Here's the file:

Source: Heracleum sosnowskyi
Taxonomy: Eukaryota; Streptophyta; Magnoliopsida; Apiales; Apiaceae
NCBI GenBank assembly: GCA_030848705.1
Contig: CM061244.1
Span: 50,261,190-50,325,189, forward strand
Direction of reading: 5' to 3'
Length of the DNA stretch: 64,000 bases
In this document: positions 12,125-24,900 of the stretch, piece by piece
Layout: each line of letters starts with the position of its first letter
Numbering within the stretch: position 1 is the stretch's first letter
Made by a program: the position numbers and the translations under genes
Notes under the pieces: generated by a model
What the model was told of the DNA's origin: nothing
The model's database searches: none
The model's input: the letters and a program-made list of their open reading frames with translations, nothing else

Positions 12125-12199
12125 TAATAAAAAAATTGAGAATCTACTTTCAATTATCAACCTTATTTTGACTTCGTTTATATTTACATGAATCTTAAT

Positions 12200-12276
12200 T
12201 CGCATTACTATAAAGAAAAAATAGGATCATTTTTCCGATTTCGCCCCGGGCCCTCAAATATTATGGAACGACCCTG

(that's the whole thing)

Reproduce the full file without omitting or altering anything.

Source: Heracleum sosnowskyi
Taxonomy: Eukaryota; Streptophyta; Magnoliopsida; Apiales; Apiaceae
NCBI GenBank assembly: GCA_030848705.1
Contig: CM061244.1
Span: 50,261,190-50,325,189, forward strand
Direction of reading: 5' to 3'
Length of the DNA stretch: 64,000 bases
In this document: positions 12,125-24,900 of the stretch, piece by piece
Layout: each line of letters starts with the position of its first letter
Numbering within the stretch: position 1 is the stretch's first letter
Made by a program: the position numbers and the translations under genes
Notes under the pieces: generated by a model
What the model was told of the DNA's origin: nothing
The model's database searches: none
The model's input: the letters and a program-made list of their open reading frames with translations, nothing else

Positions 12125-12199
12125 TAATAAAAAAATTGAGAATCTACTTTCAATTATCAACCTTATTTTGACTTCGTTTATATTTACATGAATCTTAAT

Positions 12200-12276
12200 T
12201 CGCATTACTATAAAGAAAAAATAGGATCATTTTTCCGATTTCGCCCCGGGCCCTCAAATATTATGGAACGACCCTG